Every Great Design Begins with Research

Two parts investigation, one part creativity—the recipe for building a better website for scientists is as rigorous as the research it’s designed to highlight.

“You just have to squint to start to see the pattern,” Priyanka Kuvalekar says. She and three other students sit in a room—a nearby table littered with scraps of paper and sticky notes, computers and markers. They’ve been analyzing patterns and debating about user feedback for hours.

This is how websites are made, or at least how they’re perfected—with the end user’s experience top of mind.

It’s not coding in a basement lair. Taking apart a website with the user as the focal point looks a lot more like a brainstorming session based on meticulously collected data. The goal of a user experience team, or UX designers, is to create a website that works for many audiences and disciplines. Site usability can make or break its intent.

Researchers at Jefferson wanted a website to highlight and display their successes and house the resources they need to support their work. Several years ago, the first Jefferson Research website was built to fill that need.

With the merger of the two universities (Philadelphia University and Thomas Jefferson University), the scope of research has expanded. Jefferson now covers basic research to understand disease at the cellular and molecular level, clinical trials to improve health care for patients, and applied research to solve problems or answer questions for industry partners. It also includes study in business, fashion, engineering and ecology. The research landscape at Jefferson and the challenges of sharing the organization’s discoveries and new ways of thinking have dramatically shifted.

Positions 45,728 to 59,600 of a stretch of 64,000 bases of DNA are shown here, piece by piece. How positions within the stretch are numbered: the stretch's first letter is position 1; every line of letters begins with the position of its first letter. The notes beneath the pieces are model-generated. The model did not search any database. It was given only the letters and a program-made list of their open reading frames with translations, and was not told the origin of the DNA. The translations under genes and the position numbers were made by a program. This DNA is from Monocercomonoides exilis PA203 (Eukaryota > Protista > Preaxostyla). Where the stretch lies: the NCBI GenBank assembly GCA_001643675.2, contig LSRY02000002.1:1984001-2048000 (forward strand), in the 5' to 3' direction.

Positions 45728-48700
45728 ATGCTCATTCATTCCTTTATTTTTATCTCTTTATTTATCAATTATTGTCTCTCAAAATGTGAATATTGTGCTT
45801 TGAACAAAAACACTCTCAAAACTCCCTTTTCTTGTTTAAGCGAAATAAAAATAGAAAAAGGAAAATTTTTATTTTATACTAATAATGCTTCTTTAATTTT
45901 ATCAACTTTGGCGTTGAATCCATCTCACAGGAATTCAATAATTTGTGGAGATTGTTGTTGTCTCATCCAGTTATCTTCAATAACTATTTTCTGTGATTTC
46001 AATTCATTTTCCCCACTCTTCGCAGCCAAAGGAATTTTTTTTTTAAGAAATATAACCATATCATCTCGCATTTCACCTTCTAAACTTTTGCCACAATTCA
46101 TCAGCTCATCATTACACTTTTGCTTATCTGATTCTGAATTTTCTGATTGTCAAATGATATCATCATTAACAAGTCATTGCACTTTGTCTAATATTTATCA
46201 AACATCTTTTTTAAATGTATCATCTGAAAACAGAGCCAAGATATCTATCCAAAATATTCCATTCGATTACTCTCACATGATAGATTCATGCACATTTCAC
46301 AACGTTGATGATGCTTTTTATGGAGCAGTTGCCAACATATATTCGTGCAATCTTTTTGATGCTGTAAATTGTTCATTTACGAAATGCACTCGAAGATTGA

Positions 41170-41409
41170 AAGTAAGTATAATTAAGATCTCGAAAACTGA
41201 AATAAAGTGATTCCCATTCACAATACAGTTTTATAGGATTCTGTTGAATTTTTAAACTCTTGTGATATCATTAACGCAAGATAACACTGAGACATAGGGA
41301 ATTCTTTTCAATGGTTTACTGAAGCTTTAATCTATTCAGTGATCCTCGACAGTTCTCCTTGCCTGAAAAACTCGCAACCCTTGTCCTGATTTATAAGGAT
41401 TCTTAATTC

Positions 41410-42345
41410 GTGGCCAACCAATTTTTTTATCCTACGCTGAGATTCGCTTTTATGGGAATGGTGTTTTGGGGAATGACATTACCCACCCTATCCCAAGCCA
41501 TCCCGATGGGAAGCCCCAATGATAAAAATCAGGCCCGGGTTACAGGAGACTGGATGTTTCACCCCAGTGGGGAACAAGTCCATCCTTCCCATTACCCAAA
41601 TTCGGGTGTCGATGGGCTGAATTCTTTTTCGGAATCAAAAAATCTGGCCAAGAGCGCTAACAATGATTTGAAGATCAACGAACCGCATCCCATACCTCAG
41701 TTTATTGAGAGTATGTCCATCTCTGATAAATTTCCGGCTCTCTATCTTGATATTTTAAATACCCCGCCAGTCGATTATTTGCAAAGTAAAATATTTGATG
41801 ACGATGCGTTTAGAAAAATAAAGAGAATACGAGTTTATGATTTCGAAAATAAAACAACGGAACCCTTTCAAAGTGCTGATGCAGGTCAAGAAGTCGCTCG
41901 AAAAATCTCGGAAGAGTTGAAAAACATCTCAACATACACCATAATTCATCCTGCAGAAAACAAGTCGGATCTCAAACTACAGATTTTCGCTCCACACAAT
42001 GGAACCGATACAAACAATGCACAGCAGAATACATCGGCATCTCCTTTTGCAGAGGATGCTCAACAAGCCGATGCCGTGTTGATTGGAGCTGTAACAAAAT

As a real-world project, students Kuvalekar, Abigail Seligsohn, Remi Gurak and Ishita Ferdousi from the MS in user experience (UX) and interaction design program took up the challenge to help reorganize the site based on the evolving research needs.

There are lots of sorting techniques and methods we use. But all UX-ers love Post-its.
—Remi Gurak

Their first steps to “building an even better mousetrap”: organize the thoughts and impressions from over 20 interviews with researchers across two campuses and other visitors to the website; spend hours learning how scientists and others use the site; then, videotape the researchers navigating the pages to identify what stood in the way of achieving their goal. After analyzing the footage, transcribing interviews, synthesizing data and identifying user patterns with sticky notes and other tools, the UX team begins to design a new framework of organization.

“You just have to pick on the right findings from the user feedback and sort it into categories,” Kuvalekar says. “That’s how you build a solid affinity map to support your recommendations.”

“There are lots of sorting techniques and methods we use,” Gurak adds. “But all UX-ers love Post-its.”

A Real-World Opportunity

The whole idea of engaging UX designers started in a meeting of the website workgroup for the Jefferson Committee on Research (JCOR). Although many agreed that the site contained useful information, they felt it needed to evolve based on a new set of research needs.